Just as ending CSR payments improved coverage options for moderate-income consumers, reinstating these payments would worsen them. As CBO explains, “fewer people would have access to bronze plans at no or very low premium costs after tax credits,” and fewer people would be able to “pay a similar or lower premium after tax credits for a [gold] plan that covers a greater share of covered benefits than a silver plan does.” Many moderate-income consumers would continue purchasing individual market coverage but would pay more in premiums, deductibles and other out-of-pocket costs, or both. Other moderate-income consumers would conclude that coverage was no longer affordable and become uninsured.

CBO finds that reinstating CSR payments through 2021 would save the federal government $29 billion.[5] Of these savings, more than half would come from fewer people purchasing health insurance coverage and claiming tax credits, while the rest would come from moderate-income consumers who continue to purchase coverage paying more.

Reinsurance Funding Wouldn’t Offset Cost Increases or Coverage Losses

In addition to reinstating CSRs, the Alexander legislation would provide $10 billion per year over three years (2019 through 2021) in federal funding for state reinsurance programs. By reimbursing insurers for part of the cost of their highest-cost claims, reinsurance reduces sticker price premiums, lowering costs for middle-income consumers whose incomes are too high to qualify for subsidies. But, as CBO explains, reinsurance does not reduce costs for consumers eligible for subsidies. Instead, people who receive premium tax credits generally “pay a percentage of their income toward the purchase of [health insurance] regardless of the gross premium charged for that plan.” If a reinsurance program reduces sticker price premiums, premium tax credits decrease commensurately, and the amount that subsidized consumers pay stays the same.

That means that the Alexander bill’s reinsurance funding would not offset its cost increases for moderate-income consumers. Instead, since the reinsurance funding is paid for by the federal savings from reinstating CSRs, every dollar of premium reductions for middle-income consumers would come at the expense of reduced coverage or higher costs for consumers at lower income levels.

In fact, the premium savings for middle-income consumers would be significantly less than the $29 billion savings from reinstating CSRs. While the Alexander bill provides $30 billion over three years in federal reinsurance funding, CBO estimates that net federal spending on reinsurance would be only about $20 billion, in large part because states would be unable to take full advantage of the reinsurance program in 2019 and would instead rely on the bill’s federal “fallback” approach, which would provide only about $4 billion in net federal funding in that year. CBO also concludes that the premium savings for middle-income consumers would be less than the total federal resources available for reinsurance, because insurers would not fully pass the savings on to consumers. Instead, “insurers would tend to set premiums conservatively to hedge against uncertainty. . . . As a result … total premiums would not be reduced by the entire amount of available federal funding.”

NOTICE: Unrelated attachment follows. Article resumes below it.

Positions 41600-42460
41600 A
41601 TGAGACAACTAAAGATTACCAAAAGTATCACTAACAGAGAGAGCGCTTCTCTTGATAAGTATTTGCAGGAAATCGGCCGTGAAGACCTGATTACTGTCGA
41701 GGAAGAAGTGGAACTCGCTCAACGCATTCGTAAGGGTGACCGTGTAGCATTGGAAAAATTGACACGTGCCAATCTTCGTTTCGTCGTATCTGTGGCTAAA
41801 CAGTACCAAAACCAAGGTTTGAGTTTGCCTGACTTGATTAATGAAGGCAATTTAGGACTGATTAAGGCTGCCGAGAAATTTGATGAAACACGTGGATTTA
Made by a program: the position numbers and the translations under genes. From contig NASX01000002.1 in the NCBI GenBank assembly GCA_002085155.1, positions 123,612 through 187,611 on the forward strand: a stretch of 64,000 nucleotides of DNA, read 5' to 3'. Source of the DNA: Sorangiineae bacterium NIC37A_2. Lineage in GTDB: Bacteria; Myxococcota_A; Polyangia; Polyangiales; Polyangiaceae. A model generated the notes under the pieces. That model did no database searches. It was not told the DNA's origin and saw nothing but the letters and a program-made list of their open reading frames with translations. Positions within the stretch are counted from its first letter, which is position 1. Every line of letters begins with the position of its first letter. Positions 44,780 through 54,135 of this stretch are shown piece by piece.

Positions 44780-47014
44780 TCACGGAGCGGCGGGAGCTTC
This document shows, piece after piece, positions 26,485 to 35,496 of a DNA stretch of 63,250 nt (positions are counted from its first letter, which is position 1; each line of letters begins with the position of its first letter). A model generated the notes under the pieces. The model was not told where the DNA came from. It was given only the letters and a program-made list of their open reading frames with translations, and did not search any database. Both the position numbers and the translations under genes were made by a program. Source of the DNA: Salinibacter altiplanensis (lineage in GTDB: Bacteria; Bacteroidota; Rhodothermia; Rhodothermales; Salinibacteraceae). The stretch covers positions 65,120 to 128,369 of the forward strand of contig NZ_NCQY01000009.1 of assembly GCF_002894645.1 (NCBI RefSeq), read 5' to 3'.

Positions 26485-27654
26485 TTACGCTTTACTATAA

On net, CBO estimates that the Alexander bill’s reinsurance proposal would reduce sticker price premiums by about 10 percent nationwide in 2019, when most states would rely on the federal government to administer their reinsurance programs. In 2020 and 2021, the proposal would reduce premiums by about 20 percent in states that were able to establish their own reinsurance programs, but would not reduce premiums at all in states that could not. CBO estimates that about 40 percent of consumers would be living in states not benefiting from the reinsurance program in 2020, and about 20 percent in 2021. Thus, in addition to failing to benefit subsidy-eligible consumers harmed by restoring CSRs, the reinsurance program proposed in the bill would also leave out many unsubsidized consumers. And the average premium reduction, even for unsubsidized consumers, would fall far short of the 40 percent estimate provided by the bill’s sponsors.[6]

Figure 1
CBO: Alexander Bill Would Reduce Number of People With Health Coverage

CBO concludes that the premium reductions from the reinsurance program would increase coverage, but by “fewer than 500,00 people in each year.” That is less than the 500,000 to 1 million coverage loss CBO estimates in 2020 and 2021 from reinstating CSRs (see Figure 1), indicating that the bill would on net reduce coverage, rather than increasing it by 3.2 million as the bill’s sponsors have claimed.[7]